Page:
The 3n+1 Problem & Beatty Sequences

08262014, 03:13 AM
Post: #1




The 3n+1 Problem & Beatty Sequences
Some of you old timers might remember that the famous "3n+1 Problem" (aka the "Collatz Conjecture") was called "Ulam's Conjecture" in many issues of the PPC Journal back in the heyday of HP calculators.
By any wild chance, have any of you played with the 3n+1 Problem long enough to have noticed that the parity sequences of T(n) are identical to the finite differences of the Beatty Sequence based on log(3)/log(2)? Or have I discovered something new? I haven't seen it even after several months of searching, and even attempting to read some unreadable papers by one of the biggest experts on the 3n+1 Problem, Jeff Lagarias. I'd get a wider audience at comp.sci.math and other places, of course, but I know that some of you have played with 3n+1 for many years, armed with programmable HP calculators, so I'm taking a chance that somebody here might have run across this identity already. Thanks in advance. <0ɸ0> Joe 

08262014, 09:45 PM
Post: #2




RE: The 3n+1 Problem & Beatty Sequences
No, nor do I understand your observation completely from the above description. But if that will be touched on in your HHC2014 presentation, I'll be taking careful notes! Great find...


08282014, 07:03 PM
Post: #3




RE: The 3n+1 Problem & Beatty Sequences
(08262014 09:45 PM)Jim Horn Wrote: No, nor do I understand your observation completely from the above description. But if that will be touched on in your HHC2014 presentation, I'll be taking careful notes! Great find... Yes, it'll be the crux of my Hailstone Numbers talk at HHC 2014. Sorry for not explaining it more clearly here, but this margin is too small to contain the whole thing. Sneak preview: Make a list of n*log(2)/log(3) where n increments by 1 from 1 to something big. Now replace all those numbers with their ceiling. Now subtract each from the number before it (the first finite difference; aka DeltaLIST in RPL). You'll get a list that starts like this: { 1 1 0 1 1 0 1 1 0 1 0 ... } Exactly the same nonrepeating pattern (no matter how far out you go) appears as the "parity sequence" (aka parity vector) obtained by iterating T(n) which is defined as: \begin{equation}T(n) =\begin{cases}\frac{3n+1}{2} & n\equiv 1 \, \big(mod \, 2\big)\\\frac{n}{2} & n \equiv 0 \, \big(mod \, 2\big)\end{cases}\end{equation} But wait! There's more! Lots more. At HHC 2014. <0ɸ0> Joe 

08282014, 08:45 PM
Post: #4




RE: The 3n+1 Problem & Beatty Sequences  
08282014, 09:15 PM
Post: #5




RE: The 3n+1 Problem & Beatty Sequences
Thank you! I figured much of that out from the Wikipedia references you supplied. What puzzles me is that the Beatty sequence is by definition endless, while the Collatz conjecture holds that the parity sequence for any finite integer is itself finite. So I don't see how you can get the finite difference of Beatty's sequence of log(3)/log(2) from the parity sequence of any number at all. Expanding log(3)/log(2) as a continued fraction gets me nowhere, and using the "n" that was the sequence of positive integers to feed the parity sequence didn't either.
Looking forward to Reno next month! (my further comments were written orthogonal to the margin and fell down)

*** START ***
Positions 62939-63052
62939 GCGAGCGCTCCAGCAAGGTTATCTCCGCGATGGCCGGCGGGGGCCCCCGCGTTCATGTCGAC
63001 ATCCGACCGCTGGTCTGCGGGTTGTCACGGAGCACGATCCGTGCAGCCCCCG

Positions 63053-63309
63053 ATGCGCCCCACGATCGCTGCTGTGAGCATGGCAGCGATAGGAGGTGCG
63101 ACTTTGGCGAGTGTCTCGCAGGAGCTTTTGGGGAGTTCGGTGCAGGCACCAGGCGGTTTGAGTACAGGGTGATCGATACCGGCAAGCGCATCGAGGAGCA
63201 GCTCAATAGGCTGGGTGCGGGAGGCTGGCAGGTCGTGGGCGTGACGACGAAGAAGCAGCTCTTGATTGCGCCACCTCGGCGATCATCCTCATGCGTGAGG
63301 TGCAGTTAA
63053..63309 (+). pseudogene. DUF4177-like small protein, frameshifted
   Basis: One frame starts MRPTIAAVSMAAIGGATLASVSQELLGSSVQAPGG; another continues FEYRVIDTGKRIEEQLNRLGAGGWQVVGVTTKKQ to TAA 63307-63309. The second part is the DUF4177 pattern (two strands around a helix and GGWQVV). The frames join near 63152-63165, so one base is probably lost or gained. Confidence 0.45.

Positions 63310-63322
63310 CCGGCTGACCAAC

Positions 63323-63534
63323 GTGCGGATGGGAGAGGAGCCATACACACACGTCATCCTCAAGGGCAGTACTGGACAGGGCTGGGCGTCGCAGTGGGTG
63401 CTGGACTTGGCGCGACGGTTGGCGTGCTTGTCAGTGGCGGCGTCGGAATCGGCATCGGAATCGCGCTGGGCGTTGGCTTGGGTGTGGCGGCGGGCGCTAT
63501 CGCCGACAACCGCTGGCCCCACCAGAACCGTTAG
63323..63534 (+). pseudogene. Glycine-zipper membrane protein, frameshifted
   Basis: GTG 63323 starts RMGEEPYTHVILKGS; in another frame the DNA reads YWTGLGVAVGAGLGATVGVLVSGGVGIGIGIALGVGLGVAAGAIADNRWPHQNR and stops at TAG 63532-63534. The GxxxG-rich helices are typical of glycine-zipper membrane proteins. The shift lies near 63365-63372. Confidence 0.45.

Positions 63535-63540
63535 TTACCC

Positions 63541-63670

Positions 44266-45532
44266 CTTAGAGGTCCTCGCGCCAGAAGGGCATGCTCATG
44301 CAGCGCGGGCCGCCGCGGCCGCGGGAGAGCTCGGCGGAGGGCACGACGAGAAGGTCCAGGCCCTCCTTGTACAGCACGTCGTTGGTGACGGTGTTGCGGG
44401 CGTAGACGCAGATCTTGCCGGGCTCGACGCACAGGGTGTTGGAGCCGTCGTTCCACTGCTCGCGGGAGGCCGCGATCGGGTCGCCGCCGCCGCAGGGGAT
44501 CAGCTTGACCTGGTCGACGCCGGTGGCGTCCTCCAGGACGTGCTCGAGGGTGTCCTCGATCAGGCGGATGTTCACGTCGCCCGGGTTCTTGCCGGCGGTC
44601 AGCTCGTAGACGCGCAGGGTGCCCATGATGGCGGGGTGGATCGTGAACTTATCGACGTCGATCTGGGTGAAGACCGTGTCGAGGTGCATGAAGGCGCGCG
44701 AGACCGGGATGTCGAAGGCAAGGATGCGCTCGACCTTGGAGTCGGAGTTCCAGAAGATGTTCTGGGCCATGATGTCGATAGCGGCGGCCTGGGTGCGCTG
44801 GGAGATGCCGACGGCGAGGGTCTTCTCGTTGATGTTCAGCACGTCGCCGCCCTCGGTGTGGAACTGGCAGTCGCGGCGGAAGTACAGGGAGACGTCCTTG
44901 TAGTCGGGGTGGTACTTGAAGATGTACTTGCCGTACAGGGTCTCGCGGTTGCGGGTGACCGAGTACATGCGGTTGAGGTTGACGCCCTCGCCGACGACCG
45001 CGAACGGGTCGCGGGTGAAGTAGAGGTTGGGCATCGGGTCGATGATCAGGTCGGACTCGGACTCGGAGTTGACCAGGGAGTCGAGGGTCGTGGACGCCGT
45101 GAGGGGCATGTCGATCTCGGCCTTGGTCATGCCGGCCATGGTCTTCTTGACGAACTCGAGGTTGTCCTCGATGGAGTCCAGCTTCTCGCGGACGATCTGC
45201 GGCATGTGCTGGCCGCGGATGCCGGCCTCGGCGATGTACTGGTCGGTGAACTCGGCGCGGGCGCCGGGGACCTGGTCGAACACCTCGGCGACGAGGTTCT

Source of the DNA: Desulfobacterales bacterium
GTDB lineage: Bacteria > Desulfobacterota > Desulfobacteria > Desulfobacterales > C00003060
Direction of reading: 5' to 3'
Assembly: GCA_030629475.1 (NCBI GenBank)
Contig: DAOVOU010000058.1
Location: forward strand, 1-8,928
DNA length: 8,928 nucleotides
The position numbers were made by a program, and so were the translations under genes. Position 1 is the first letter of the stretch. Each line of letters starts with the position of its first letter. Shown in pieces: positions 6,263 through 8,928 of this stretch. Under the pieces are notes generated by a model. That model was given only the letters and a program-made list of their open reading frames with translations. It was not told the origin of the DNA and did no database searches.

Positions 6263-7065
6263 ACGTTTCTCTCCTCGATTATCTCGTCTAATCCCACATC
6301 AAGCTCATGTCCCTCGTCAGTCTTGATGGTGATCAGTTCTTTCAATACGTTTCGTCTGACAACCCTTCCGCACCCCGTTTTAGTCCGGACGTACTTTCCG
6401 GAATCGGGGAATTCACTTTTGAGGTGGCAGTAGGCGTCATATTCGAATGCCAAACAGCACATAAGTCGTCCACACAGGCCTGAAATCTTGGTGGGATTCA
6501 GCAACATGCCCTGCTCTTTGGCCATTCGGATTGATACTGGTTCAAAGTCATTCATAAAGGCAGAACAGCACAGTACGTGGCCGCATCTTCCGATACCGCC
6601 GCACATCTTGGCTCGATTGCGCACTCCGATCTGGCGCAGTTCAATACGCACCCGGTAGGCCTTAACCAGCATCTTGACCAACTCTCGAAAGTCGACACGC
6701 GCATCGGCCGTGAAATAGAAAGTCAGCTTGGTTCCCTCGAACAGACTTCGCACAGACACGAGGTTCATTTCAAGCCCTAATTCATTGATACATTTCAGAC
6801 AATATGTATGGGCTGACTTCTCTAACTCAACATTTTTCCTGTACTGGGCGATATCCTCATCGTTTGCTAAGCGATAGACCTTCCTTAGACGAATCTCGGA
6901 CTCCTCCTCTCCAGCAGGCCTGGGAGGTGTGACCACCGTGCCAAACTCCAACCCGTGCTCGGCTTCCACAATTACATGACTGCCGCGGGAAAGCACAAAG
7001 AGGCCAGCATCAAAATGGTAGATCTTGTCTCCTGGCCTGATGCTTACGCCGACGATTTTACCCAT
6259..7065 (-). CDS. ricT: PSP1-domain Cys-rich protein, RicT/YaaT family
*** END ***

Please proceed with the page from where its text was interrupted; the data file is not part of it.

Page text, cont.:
10092014, 09:56 PM
(This post was last modified: 10092014 10:08 PM by Thomas Klemm.)
Post: #6




RE: The 3n+1 Problem & Beatty Sequences
From Wikipedia 6.3 As a parity sequence I followed the footnote [19] to find a rather old paper:
Terras, Riho (1976), "A stopping time problem on the positive integers". The theorem 1.1 (Remainder representation) provides a formula to calculate the last value in the modified Collatz sequence: \[ T^kn=\lambda_k(n)n+\rho_k(n) \] where \(\lambda_i(n)=\frac{3^{S_i(n)}}{2^i}\) and \(\rho_k=\frac{\lambda_k}{2}(\frac{X_0}{\lambda_1}+\frac{X_1}{\lambda_2}+\ldots+\frac{X_{k1}}{\lambda_k})\). Don't let you confuse by the formula. The important thing is that \(\lambda_k(n)\) is a factor < 1 and \(\rho_k(n)\) is considered small. With a little handwaving I'd say that the factor is the result of the multiplication by 3 and division by 2 and the remainder keeps track of the occasional addition of 1. In case of the example of your slides in the video \(i=10\) and \(S_i(n)=6\) thus \(\lambda_k(n)=\frac{3^6}{2^{10}}\approx 0.7119140625\). I just calculated \(\lambda_k(n)n\) and dare to say that the approximation isn't bad: Code: 507 1101101100 362 ≈ 360.940 This factor \(\lambda_k(n)\) must be < 1 of course. Thus we have \(\frac{3^p}{2^q}<1\Rightarrow 3^p<2^q\Rightarrow p\log(3)<q\log(2)\Rightarrow p\log(3)q\log(2)<0\Rightarrow \frac{\log(3)}{\log(2)}pq<0\). But that's exactly the value that you calculate by the method you described. Cool that you figured that out by yourself. Don't be disappointed that it's already known. At least to me it was new and I enjoyed your video a lot. Cheers Thomas 

10102014, 03:11 AM
(This post was last modified: 10112014 04:16 PM by Joe Horn.)
Post: #7




RE: The 3n+1 Problem & Beatty Sequences
Thanks, Thomas! My brother Jim also sent me some other similar info. It's good to know that the whole topic has already been examined so deeply. I'm pretty sure that the proof of the Collatz Conjecture is in "The Book", and that it mentions these parity sequences somewhere along the way.
EDIT: The file that Jim sent me can be downloaded from HERE. <0ɸ0> Joe 

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